Monday, January 24, 2011

Behind every dictator lies a strong woman apparently

Some wonderfully panicked twisting and turning in this BBC article, as a Ghanaian journalist flies in the face of the facts of her own article, it's really rather funny...

The first few paragraphs summarise a list of horrific "first ladies" of dictatorships, and the accompanying suggestion that they are often as responsible as their dictator husbands for the suffering inflicted.
"Every revolution, every hated dictator, indeed, it seems every leader must have its femme fatale, the Lady Macbeth figure who is held responsible for the problems of the regime. "
However, Ghanaian writer and politician Elizabeth Ohene evidently realises she's forgotten to blame society and men for all this, so panics and slips in a major non-sequitur:
"I wonder why we always seem to need to find a powerful woman behind every strongman."
Ah, so it's in fact the finding of the woman that is the issue. And by the way, "powerful"? Really? Is that a good word to describe Leila Trabelsi, who stole 1.5 tonnes of gold from the Tunisian central bank, leaving her beloved country even more fucked, as if Tunisia needed the help after her husband's efforts.

But I digress. Back to the BBC, where we learn some interesting facts about the Mugabes.

Apparently, Robert Mugabe has an "intimidating intellect", and "has been known to reduce his opponents to silence in arguments".

I'm pretty sure that his arguing style is much on a par with Kim Jong-Il's! I don't think opponents are stunned into silence by Mugabe's verbosity and vast knowledge of political history. No, I'm pretty sure his army of thugs have a similar effect.

Not only that, but he is apparently "under his wife's spell to such an extent that he would do anything she asks him to do".

Fascinating. What is the conclusion to all this?
I wonder if it is possible for a man to become autocratic without a strong woman by his side?
A strong woman? This isn't a Destiny's Child song FFS, we're not talking Oprah here, these are the wives of Dictators, men who have thought nothing of starving and murdering their people in order to line their own pockets. The women that Ms. Ohene mentions are at best complicit and at worst encouraging of this behaviour.

And all she can think of is to wonder if an autocrat needs a "strong woman".

Ten ideas for a crapper Britain

Komment Macht Frei carries a 10-point plan to make the UK even worse than it already is, from the notorious Will Hutton. They are in fairness not all totally wrong, but some of them are truly idiotic.

1. Break up the banks
I can live with this actually, in principle, but it would help if there was an acknowledgement that the ridiculously complicated regulatory environment has forced banks to become larger and larger in order to cover these costs and keep up with it all. Reduce the regulatory bureaucracy and barriers to entry and you would indeed improve the banking sector. Not convinced these are his motives.

2. Build Great Companies.
This is a stinker, and worth quoting in full:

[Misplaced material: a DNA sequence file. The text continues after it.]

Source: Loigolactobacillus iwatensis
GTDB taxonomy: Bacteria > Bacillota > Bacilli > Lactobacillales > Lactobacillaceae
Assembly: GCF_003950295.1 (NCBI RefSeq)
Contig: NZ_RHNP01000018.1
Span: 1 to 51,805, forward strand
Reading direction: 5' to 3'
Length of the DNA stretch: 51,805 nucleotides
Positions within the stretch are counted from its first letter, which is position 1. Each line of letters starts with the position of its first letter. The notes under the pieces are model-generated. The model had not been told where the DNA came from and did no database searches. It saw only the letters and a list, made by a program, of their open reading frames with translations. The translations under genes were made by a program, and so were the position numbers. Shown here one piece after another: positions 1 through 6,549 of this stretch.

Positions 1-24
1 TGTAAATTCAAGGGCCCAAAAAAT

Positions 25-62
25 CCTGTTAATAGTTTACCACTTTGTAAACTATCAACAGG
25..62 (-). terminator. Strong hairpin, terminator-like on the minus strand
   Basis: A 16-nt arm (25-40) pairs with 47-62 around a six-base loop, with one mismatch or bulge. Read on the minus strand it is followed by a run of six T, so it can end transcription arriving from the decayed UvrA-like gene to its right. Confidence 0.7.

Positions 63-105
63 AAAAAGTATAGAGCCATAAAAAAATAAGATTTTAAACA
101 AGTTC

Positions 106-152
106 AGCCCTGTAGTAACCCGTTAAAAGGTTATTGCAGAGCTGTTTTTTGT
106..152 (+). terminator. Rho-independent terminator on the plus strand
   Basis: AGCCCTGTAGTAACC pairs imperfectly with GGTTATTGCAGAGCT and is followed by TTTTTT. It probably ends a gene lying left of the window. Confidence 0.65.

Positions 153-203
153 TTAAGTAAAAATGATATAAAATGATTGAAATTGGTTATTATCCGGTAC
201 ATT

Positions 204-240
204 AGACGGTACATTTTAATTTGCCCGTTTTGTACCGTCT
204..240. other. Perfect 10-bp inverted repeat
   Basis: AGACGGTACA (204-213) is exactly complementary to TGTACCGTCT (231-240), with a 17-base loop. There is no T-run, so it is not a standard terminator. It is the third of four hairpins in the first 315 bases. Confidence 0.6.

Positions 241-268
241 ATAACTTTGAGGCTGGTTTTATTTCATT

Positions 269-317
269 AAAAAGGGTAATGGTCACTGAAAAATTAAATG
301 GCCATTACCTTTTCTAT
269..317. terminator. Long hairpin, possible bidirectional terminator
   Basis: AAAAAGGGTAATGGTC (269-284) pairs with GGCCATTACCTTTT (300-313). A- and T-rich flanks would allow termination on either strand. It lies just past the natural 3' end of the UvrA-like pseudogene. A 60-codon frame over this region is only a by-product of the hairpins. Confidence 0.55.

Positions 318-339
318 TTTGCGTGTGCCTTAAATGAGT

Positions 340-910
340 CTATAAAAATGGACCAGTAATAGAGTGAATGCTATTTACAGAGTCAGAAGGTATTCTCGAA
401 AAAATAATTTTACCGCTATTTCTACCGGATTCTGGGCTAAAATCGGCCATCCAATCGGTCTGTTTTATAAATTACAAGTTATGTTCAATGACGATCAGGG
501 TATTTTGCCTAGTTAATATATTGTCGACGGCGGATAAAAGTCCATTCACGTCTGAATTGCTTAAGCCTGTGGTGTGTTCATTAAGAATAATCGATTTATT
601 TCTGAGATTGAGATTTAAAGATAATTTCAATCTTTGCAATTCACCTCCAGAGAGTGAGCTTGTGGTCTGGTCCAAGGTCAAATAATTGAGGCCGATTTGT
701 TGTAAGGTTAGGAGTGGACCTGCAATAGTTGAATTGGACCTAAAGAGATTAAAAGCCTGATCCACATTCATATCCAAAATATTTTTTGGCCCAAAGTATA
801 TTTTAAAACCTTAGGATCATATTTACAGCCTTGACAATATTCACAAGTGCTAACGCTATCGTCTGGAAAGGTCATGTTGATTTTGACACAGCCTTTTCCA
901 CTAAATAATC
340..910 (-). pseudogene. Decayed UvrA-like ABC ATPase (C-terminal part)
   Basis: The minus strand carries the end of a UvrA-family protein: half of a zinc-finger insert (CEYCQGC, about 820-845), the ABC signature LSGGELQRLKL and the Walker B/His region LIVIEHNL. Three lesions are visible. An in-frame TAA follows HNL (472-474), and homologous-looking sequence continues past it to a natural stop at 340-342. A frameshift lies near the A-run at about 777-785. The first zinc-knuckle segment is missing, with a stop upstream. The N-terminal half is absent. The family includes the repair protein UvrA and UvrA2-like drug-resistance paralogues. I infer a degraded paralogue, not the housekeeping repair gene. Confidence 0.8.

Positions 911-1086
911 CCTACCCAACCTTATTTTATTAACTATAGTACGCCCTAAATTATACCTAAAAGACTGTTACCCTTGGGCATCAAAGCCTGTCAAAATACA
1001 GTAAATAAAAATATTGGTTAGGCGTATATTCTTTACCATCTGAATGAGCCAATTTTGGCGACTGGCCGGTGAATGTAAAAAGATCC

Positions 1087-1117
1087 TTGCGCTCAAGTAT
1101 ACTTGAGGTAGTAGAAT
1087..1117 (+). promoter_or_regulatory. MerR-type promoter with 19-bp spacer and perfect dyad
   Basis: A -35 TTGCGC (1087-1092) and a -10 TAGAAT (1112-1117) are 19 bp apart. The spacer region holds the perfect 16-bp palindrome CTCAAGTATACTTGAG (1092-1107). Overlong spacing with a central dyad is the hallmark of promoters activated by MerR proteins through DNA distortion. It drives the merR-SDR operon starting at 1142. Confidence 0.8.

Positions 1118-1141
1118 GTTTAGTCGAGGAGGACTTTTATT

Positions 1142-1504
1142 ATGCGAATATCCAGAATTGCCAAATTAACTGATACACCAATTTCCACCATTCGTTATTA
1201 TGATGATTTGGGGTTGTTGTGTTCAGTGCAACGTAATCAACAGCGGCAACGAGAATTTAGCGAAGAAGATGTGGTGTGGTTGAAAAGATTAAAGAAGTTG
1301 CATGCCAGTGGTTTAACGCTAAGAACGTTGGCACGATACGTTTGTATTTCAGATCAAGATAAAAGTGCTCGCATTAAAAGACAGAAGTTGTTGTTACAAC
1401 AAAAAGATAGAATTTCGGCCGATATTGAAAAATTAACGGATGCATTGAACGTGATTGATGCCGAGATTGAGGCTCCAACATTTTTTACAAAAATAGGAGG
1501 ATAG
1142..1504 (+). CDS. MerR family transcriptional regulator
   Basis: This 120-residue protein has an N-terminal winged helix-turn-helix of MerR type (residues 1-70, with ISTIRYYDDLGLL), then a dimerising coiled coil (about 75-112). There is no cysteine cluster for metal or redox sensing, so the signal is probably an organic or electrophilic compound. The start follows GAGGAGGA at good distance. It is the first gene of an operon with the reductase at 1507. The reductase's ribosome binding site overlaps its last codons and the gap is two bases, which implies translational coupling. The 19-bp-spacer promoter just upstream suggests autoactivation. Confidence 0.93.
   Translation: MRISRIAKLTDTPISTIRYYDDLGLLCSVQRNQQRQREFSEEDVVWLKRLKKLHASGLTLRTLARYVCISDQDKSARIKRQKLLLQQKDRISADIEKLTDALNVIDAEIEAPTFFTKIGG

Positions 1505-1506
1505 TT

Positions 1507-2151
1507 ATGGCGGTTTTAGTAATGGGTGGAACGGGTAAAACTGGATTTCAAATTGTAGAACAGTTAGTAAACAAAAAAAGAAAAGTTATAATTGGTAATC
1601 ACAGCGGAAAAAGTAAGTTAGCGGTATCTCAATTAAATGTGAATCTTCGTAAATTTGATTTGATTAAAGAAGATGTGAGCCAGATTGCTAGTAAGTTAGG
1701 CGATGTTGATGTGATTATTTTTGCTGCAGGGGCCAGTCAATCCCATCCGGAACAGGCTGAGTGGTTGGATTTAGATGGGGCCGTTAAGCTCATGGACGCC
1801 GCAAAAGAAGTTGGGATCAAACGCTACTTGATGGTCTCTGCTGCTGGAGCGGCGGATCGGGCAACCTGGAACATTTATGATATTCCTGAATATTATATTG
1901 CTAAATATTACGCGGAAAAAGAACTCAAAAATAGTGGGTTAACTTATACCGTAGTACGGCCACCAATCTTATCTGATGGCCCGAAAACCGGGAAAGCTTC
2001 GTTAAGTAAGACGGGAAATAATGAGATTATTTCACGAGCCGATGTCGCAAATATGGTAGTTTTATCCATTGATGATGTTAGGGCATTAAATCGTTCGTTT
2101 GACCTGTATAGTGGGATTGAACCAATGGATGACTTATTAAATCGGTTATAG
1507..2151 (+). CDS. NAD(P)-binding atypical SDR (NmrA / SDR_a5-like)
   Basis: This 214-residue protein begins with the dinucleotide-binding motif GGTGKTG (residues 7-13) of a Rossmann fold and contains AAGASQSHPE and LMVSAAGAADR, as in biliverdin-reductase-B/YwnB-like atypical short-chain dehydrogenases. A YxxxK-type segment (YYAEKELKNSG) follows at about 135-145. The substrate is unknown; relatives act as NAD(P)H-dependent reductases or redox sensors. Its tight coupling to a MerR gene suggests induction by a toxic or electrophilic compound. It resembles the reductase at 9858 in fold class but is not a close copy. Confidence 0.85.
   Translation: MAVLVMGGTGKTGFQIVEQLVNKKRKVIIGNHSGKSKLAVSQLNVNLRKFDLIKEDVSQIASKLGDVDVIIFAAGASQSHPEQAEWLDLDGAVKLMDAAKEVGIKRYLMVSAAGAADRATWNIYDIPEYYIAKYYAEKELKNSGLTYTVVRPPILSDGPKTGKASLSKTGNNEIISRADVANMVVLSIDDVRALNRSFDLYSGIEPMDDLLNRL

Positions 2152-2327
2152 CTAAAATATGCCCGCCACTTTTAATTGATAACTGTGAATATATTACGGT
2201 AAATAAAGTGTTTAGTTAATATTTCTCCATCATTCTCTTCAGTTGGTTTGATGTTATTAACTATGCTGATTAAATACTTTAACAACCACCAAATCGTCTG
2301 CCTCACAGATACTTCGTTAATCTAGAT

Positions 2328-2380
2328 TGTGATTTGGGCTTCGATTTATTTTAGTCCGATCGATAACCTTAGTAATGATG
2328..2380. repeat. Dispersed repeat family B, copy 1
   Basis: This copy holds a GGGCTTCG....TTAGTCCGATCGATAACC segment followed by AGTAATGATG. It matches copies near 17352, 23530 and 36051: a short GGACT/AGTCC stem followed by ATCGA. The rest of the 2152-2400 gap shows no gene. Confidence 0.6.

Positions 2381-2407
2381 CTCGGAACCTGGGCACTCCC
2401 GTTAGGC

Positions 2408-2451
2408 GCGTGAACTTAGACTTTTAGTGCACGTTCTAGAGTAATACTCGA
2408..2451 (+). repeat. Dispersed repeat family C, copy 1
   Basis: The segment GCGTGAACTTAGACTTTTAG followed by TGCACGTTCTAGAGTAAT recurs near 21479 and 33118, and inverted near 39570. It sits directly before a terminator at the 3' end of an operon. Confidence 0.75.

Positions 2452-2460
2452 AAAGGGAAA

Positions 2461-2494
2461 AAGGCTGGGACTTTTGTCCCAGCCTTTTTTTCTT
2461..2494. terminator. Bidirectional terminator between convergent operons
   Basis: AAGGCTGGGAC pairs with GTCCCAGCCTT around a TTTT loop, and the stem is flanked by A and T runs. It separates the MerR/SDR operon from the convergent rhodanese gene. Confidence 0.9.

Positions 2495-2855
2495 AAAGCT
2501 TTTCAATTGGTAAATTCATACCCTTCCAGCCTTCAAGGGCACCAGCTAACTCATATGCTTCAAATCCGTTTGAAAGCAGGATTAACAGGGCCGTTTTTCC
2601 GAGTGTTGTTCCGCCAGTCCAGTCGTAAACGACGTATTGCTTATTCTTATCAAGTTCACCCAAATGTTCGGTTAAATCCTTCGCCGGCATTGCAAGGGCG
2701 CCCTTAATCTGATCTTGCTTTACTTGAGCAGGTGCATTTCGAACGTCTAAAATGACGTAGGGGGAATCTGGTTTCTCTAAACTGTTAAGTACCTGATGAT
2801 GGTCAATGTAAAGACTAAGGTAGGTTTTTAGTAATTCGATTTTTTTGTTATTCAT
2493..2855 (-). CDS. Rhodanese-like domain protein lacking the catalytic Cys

Too few British firms have good owners. Two more important companies – Smith and Nephew, and De La Rue – are fighting to retain their independence from foreign takeovers. Their shareholders do not care about innovation, their staff or customers; their priority, and thus that of the directors, is only next month's share price. Increasingly Britain is a hollowed out economy for hire rather than a centre of business decision-making and wealth generation in its own right. There has to be root-and-branch overhaul of the framework for owning, directing and launching takeovers of Britain's companies.
So basically foreign ownership is bad, Will has no solutions, so we should start with roots and branches. Really, this is 6th-form stuff, blindly blaming shareholders. Shareholders do care about "innovation, their staff or customers" because that is what drives the share price. Shareholders tend to want their companies to be successful and well-run. That is why you invest in a company.

3. Bust the Monopolies

4 Abolish Redundancy Payments
Why do I sense in this some sort of increased state intervention coming up?

5 Livelihood Insurance
Whoooomph there it is! Surely this is a bit like National Insurance, except I guess everyone will still pay National Insurance, right?

6 A Citizen Grant of £50'000 for every 21-year-old
Oh no, sorry, whoooooooooooomph THERE it is. Now that is special. And where pray tell might this money come from? Oh, you planted some beans? Should be fine then.

7 Payback time for babyboomers
Some interesting thoughts here actually. Probably the least bad of his ideas.

8 An end to parents-pay education
Private schools should ... be compelled to admit, through competitive examination, children from households with less than £40,000 a year. Their fees would be paid by the government.
Ah yes, the problem is private schools, not the parlous state of the state school system. Why not just bring back grammar schools, if you want competitive examinations?

9 An Honest Media
I agree, but bwahahahahahahahahahahahahahahahahahaha good luck with that.

10 A written constitution along with proportional voting
I don't think this would make a blind bit of difference but there you are. This is instructive however:
In particular, there should be an entrenching of local government's power: it should have the constitutional right to raise up to half its revenue from local taxation.